Get off your horse.
  3. Joan
    I too am deeply troubled by David's comments, though he is just saying aloud what many mistakenly think. Having struggled with my weight for years I can tell you with certainty that some persons brains signal them to eat at a much much higher rate than others do. I had to say no to eating many times within any given hour, even if I had just eaten and my stomach felt distended. It wasn't until I had a doctor who let me try Victoza (even though I was not yet T2) that I saw how the rest of the world lived. It was so much less distracting! Then when I went LCHF my appetite reduced even more. Now I can go without Victoza as long as I stay away from carbs and eat plenty of fat.

    Some of us have bodies (appetite regulation systems) that constantly scream for food on low fat diets. It kind of feels like an obsessive-compulsive disorder, and it is certainly as distracting OCD. So actually I think I had phenomenal self control under the circumstances!
    Watch the Netflix series called This Is US for a little insight into how hard some children and adults find it to manage their weight. It is a sad disorder because in addition to all the health problems, you face constant stigma; society says it's your fault. I evidenced great self-discipline in many other areas of my life (PhD, tenure, publications, art, well raised children) but the drive to eat was always a demon in my mind. Imagine not being able to NOT think about eating. I finally fell apart from all my drive and had to just accept my obesity. LCHF is the first diet I have been on in years, and I tried it to help with another medical condition.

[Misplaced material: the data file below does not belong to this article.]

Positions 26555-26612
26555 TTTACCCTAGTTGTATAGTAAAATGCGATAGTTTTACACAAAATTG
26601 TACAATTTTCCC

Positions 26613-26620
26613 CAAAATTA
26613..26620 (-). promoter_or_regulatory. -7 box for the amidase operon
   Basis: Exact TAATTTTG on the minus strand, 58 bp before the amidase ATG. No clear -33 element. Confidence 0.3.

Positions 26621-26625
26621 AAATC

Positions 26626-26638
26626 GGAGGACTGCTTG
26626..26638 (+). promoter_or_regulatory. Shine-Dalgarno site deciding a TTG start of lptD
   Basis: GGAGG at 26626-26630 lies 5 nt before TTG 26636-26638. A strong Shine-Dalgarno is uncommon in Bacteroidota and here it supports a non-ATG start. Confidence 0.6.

So please David, take a second look. You will meet some wonderful people who simply have a physical disorder...just like you.
    J

  4. Jane
    What a nasty, unsympathetic and rather ignorant comment, David. Many of us have a lifetime struggle with our weight which has nothing to do with over-eating or a healthy diet. Such a judgmental attitude may well backfire on you when you need help.
  5. Larry
    Is the ADA the only organization for diabetics. If they are it might be a good time to start a new organization to displace them.
  6. Keto-Paula
    Well well David....you seem to have made friends here. I am not as disgusted or upset with David because (to quote a line from the movie THE HELP) "you can't help the hopeless". David is one of those Narcisstic types who cannot relate or empathize with anyone other than himself. I, on the other hand, am grateful for this Diet Doctor platform because it has educated all of us to the science and diversification of how various carbohydrates, insulin, or resistance, and gut bacteria, or the lack thereof, contributes to the development of inflammation in various organs which in turn lead to various diseases, and morbid obesity. There is another epidemic in this world, and that is the lack of education and tolerance for those who happen to be obese and have diabetes. This discrimination is not limited to just social interaction, but it is a Hollywood/media/television/social media discriminating cancer that needs to be corrected. Thankfully television has picked up on the success of a Ketogenic/low carb diet and brought awareness to the unaware, whether it is well received or not. The info is out there and many suffers have found freedom from obesity, diseases and discrimination. Thumbs up diet Doctor, I am fast becoming one of the success stories.